Government officials' reactions to revelations the privacy of millions of Americans has been invaded would be laughable were the situation not so serious.
Among other questionable activities, the National Security Agency has been secretly seizing telephone records of millions of Americans - and monitoring many calls.
NSA officials say there is no cause for worry. After all, they assured the public, the agency has the technical ability to avoid illegal spying on Americans.
Well, yes. Of course the NSA is capable of protecting privacy. One method we might suggest would be to refrain from poking around law-abiding citizens' phone records in the first place.
But that isn't what the NSA has in mind. One example of safeguards the agency cited was destroying records it obtained improperly. And there are complex computer programs to sift through data to identify things with security implications.
That isn't the point, of course. Being capable of safeguarding Americans' liberties and actually doing so can be different things.
The NSA has crossed a line simply by obtaining private information. That infringement cannot be undone - and government claims that the records will not be used illegally are no comfort to Americans worried about basic liberties.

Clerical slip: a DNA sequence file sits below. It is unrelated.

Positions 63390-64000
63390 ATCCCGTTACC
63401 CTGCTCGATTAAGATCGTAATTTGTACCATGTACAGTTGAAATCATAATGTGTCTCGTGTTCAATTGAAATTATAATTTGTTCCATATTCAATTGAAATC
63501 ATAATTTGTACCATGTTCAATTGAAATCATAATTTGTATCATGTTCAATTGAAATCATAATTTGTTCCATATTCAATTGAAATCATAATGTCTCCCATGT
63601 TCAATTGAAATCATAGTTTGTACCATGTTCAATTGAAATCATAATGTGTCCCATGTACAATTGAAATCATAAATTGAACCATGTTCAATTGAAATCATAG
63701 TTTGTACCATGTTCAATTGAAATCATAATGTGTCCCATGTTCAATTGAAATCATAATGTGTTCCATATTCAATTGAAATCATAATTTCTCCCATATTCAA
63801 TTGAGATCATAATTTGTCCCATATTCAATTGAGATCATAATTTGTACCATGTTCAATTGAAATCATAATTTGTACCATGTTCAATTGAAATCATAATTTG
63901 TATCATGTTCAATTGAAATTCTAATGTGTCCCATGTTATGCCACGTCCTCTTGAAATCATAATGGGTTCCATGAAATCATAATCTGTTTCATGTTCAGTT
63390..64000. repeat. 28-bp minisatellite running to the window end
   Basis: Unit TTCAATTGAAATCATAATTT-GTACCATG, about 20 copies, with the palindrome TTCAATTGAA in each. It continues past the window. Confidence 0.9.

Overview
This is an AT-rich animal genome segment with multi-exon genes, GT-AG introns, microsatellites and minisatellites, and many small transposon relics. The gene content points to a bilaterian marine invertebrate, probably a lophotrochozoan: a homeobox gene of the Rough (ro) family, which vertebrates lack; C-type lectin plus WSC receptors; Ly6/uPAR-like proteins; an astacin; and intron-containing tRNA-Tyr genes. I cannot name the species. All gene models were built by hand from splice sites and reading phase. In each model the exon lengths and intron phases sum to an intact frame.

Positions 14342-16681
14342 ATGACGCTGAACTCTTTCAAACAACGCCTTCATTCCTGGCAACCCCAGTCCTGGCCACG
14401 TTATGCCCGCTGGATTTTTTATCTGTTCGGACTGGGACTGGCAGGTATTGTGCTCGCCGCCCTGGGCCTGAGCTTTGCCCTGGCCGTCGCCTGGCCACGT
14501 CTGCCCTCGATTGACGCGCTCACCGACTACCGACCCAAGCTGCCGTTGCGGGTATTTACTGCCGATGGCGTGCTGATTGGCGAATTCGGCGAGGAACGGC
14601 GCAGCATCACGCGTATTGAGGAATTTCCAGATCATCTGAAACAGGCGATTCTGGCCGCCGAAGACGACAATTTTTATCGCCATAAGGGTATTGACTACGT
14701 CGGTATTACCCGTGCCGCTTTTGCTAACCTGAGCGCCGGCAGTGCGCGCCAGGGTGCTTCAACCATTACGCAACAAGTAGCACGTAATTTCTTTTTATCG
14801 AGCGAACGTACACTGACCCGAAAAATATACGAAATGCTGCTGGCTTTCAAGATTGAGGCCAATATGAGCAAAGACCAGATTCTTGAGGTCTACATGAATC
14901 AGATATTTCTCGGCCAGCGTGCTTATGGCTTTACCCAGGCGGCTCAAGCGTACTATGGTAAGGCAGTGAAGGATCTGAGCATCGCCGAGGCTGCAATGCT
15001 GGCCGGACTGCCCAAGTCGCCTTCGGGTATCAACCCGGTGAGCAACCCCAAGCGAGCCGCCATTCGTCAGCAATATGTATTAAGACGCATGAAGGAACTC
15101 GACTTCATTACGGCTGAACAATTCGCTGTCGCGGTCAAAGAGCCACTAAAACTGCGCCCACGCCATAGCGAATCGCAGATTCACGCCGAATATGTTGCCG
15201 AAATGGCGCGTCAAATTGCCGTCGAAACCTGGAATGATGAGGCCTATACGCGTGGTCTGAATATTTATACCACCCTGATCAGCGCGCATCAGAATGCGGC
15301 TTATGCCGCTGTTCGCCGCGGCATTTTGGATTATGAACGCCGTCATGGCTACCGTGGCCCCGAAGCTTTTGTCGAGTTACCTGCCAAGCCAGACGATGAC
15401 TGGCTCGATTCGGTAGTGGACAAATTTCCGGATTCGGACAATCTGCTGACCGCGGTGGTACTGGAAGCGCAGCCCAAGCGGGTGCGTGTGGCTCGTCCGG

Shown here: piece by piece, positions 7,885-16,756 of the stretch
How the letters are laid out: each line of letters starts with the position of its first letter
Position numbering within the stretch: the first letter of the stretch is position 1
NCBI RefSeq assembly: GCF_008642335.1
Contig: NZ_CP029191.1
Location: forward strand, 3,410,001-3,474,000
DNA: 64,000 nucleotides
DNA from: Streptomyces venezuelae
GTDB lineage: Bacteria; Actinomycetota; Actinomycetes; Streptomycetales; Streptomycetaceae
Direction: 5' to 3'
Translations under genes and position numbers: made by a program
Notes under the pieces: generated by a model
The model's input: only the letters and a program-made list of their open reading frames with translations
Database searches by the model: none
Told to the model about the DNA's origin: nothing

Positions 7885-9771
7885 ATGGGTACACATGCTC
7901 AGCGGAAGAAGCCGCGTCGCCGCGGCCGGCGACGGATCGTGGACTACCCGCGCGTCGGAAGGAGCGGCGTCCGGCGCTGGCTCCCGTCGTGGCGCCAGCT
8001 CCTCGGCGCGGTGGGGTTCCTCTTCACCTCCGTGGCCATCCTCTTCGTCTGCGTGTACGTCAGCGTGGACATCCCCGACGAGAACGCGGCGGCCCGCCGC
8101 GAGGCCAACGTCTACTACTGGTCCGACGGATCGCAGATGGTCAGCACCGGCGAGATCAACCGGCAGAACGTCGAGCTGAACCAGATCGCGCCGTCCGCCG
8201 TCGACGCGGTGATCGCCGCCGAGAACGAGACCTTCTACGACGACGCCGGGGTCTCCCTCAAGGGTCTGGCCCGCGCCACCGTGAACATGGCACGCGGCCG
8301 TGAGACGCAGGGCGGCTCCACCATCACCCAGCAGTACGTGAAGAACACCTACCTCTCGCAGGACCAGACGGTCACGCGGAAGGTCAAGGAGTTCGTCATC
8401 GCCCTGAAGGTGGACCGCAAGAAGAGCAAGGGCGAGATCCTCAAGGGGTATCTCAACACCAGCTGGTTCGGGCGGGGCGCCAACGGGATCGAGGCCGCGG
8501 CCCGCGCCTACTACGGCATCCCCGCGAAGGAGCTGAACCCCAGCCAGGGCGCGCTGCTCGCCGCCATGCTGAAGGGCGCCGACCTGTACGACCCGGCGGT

Virtually every time a totalitarian regime has subjugated its own people, the process began by warning them dire consequences would result if the government was not permitted to take small steps to safeguard the nation and its people. Objectors were told times had changed since their countries' founders had installed safeguards for personal liberties.
Now President Barack Obama is telling Americans, "We have to make choices as a society."
He is right, but not in the way he intended.
Obama was responding to criticism of the government's action in secretly seizing telephone records on millions of Verizon customers. There is an excellent chance your phone records were included. Really.
What the president meant was that Americans, in his opinion, should make the choice to give up some of our privacy in exchange for government's promise to protect us. The phone records were needed to investigate potential terrorist threats, we have been told.
Nonsense. Anyone in law enforcement understands looking at that many records is a fishing expedition - an investigation in the hope of catching someone doing something wrong, but without specific evidence.
Americans already have given up some of our precious liberties. Now Obama demands even more.
He's right. It is time for us to make a choice - to take back the freedoms that make us Americans.